Methods: We randomly allocated 158 mothers of food-allergic children prescribed an EAI for the first time, to Anapen or Epipen with appropriate training. Treatment was allocated by a third party using a computer-generated randomisation sequence. The primary outcome, ability to effectively administer epinephrine in a recorded simulated anaphylaxis scenario, was assessed by a paediatric allergist independent of the trial and host institution. ISRCTN12504076
Results: We evaluated ability to administer epinephrine at 1 year in 110/158 (70%) randomised participants. Overall success rates were low, and similar between the 2 groups - 28/51 (55%) using Anapen, and 35/59 (59%) using Epipen (P=0.64). The primary reason for failure differed between groups (P<0.001). Failure to remove all safety caps was most common for Anapen (33%); using the wrong end of the device for Epipen (17%). When actual device-specific epinephrine delivery times were taken into account, success rates were 30/51 (59%) for Anapen and 42/59 (71%) for Epipen (P=0.17). Digital injection - the only adverse event recorded – occurred in 8/59 (14%) in the Epipen group, and 0/51 (0%) in the Anapen group (P=0.007).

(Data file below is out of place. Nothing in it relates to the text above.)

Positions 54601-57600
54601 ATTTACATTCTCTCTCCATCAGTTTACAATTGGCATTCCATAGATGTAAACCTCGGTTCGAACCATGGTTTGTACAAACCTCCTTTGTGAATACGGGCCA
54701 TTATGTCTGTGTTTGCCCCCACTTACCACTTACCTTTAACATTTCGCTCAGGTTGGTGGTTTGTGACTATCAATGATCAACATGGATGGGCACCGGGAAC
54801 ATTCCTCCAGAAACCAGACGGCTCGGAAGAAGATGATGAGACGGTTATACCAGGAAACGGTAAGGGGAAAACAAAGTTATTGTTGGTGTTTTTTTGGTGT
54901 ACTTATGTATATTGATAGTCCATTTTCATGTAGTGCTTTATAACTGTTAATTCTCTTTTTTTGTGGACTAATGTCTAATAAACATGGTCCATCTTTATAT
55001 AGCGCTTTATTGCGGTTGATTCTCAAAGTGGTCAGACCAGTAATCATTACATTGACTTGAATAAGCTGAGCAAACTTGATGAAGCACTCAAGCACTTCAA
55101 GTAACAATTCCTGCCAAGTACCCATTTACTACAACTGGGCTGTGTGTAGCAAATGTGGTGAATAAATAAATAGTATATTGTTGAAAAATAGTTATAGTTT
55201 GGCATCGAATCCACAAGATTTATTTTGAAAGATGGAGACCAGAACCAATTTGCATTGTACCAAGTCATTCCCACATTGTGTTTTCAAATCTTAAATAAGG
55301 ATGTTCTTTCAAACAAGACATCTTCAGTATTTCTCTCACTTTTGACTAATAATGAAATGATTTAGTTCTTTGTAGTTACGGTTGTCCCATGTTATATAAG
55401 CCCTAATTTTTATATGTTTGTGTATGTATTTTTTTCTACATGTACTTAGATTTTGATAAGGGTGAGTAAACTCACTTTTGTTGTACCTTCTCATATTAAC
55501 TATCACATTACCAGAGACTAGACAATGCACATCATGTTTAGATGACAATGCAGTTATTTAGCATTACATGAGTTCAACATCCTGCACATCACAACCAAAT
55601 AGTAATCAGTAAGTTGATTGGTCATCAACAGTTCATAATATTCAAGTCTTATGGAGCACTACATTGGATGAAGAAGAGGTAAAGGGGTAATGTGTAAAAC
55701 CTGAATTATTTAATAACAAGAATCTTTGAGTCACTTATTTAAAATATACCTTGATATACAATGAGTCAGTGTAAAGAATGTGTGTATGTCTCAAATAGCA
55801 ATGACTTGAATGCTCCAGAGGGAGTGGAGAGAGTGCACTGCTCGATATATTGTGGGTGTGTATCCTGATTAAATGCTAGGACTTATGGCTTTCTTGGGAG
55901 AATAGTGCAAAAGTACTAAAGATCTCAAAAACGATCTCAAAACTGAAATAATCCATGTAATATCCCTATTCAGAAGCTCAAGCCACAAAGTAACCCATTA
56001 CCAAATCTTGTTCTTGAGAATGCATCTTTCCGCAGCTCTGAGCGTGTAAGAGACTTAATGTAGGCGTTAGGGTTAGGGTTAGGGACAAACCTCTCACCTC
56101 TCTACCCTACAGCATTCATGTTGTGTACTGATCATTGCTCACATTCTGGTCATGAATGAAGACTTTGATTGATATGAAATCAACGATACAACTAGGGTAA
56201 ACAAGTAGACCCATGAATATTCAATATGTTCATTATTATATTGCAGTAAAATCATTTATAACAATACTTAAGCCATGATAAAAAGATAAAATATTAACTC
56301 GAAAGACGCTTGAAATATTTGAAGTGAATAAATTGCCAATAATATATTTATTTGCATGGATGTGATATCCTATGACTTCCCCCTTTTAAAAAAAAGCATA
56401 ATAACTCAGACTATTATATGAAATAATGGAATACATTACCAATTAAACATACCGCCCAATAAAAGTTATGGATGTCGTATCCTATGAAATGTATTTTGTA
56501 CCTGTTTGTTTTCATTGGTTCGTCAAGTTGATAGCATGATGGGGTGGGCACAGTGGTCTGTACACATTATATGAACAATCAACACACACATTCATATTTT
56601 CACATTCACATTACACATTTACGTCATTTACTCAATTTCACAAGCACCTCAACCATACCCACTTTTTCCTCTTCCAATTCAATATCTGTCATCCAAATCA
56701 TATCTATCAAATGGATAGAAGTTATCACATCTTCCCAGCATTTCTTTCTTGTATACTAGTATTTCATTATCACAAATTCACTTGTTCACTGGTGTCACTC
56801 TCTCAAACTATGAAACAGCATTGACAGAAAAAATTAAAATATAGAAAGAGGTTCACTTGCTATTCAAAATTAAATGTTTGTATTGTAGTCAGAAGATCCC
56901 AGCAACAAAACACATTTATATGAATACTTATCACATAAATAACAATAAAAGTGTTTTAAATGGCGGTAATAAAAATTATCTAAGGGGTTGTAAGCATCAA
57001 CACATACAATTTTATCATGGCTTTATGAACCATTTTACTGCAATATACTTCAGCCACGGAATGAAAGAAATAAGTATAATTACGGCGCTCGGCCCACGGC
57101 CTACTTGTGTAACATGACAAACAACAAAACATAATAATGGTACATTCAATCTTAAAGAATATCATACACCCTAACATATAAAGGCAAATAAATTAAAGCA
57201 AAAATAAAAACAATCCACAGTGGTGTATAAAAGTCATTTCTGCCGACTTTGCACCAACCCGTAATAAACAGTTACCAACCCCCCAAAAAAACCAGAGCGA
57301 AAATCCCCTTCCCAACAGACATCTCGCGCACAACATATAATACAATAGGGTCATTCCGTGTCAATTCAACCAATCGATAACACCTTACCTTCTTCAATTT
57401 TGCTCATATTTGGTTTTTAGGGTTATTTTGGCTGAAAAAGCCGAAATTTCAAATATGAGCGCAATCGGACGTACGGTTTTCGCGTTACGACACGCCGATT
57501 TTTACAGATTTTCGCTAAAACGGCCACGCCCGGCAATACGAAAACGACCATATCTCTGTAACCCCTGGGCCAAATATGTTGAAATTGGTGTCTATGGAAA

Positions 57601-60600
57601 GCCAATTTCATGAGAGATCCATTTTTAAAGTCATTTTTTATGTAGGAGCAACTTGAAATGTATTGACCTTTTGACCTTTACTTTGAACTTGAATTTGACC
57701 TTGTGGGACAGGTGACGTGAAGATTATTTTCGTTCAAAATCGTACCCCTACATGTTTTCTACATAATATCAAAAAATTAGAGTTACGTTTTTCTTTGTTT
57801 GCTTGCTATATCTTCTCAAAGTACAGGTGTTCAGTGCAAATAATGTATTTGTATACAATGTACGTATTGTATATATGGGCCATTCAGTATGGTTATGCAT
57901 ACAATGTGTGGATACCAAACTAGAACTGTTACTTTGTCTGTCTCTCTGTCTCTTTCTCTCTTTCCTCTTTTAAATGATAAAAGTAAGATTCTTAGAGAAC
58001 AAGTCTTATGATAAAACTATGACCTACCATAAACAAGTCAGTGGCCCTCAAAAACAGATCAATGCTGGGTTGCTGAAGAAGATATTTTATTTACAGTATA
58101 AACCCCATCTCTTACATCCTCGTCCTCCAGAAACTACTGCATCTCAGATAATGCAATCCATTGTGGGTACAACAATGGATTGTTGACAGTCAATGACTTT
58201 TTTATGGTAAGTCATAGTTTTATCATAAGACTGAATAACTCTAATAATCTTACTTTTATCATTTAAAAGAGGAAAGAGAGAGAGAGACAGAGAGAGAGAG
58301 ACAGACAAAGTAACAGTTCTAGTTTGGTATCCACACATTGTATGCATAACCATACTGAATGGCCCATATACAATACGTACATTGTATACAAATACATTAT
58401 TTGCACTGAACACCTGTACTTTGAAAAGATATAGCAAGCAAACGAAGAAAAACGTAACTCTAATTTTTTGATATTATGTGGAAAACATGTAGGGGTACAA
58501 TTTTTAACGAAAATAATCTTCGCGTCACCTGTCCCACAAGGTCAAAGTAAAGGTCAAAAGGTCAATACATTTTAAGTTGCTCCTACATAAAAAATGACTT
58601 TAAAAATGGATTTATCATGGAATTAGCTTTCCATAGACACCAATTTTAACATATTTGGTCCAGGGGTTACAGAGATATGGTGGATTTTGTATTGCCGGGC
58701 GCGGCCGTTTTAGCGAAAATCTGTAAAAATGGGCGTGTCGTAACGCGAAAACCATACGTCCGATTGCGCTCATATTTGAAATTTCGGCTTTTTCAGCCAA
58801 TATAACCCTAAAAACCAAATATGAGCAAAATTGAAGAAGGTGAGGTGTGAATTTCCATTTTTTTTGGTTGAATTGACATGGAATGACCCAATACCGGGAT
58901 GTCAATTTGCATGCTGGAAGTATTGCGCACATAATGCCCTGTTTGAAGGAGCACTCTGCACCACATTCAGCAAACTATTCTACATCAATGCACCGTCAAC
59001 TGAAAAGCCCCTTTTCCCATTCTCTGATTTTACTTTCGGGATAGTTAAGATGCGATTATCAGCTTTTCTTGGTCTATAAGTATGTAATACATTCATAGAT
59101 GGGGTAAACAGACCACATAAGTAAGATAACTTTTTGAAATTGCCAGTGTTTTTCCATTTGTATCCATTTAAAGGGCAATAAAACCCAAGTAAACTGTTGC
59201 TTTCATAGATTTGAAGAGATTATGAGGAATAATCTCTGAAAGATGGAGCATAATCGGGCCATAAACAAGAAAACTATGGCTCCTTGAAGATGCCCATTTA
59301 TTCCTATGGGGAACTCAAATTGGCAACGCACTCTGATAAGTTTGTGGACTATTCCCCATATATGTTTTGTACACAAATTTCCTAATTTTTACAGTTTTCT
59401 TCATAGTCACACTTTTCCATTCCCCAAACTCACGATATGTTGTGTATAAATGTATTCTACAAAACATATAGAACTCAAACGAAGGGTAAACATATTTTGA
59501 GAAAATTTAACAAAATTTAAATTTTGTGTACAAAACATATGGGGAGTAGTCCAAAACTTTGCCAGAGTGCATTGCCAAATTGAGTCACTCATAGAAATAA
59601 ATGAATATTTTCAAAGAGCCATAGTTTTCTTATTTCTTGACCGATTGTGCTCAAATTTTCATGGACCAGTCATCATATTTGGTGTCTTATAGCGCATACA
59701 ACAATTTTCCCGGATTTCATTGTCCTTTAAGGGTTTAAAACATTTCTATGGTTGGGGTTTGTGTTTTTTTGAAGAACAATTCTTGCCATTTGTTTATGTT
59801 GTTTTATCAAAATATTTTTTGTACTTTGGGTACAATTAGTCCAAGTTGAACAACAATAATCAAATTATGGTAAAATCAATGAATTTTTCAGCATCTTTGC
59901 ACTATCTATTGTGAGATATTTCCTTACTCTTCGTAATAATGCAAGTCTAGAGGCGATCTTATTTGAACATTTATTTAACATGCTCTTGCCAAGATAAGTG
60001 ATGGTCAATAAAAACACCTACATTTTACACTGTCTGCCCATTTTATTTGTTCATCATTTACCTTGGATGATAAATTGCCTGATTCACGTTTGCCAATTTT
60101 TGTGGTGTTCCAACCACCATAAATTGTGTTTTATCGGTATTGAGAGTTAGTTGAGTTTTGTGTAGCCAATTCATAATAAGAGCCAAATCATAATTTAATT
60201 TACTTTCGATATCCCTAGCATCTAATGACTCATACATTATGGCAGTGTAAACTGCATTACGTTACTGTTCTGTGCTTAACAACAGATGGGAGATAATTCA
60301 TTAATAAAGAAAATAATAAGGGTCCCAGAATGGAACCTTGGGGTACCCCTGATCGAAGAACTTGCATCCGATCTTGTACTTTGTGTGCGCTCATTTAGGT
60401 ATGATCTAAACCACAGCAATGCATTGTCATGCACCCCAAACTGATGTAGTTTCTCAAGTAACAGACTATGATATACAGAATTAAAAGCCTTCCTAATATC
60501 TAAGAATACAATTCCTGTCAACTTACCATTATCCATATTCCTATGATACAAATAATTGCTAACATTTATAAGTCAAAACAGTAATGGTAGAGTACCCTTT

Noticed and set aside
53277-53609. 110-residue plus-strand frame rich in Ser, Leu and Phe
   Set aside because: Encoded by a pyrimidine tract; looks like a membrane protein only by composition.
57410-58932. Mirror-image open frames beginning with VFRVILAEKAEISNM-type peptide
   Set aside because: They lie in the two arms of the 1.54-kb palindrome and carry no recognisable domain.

Conclusions: EAI success rates were similar for Anapen and Epipen 1 year after training, but digital injection was more common with Epipen. Optimal EAI design should include a single safety cap, and easy identification of the needle end.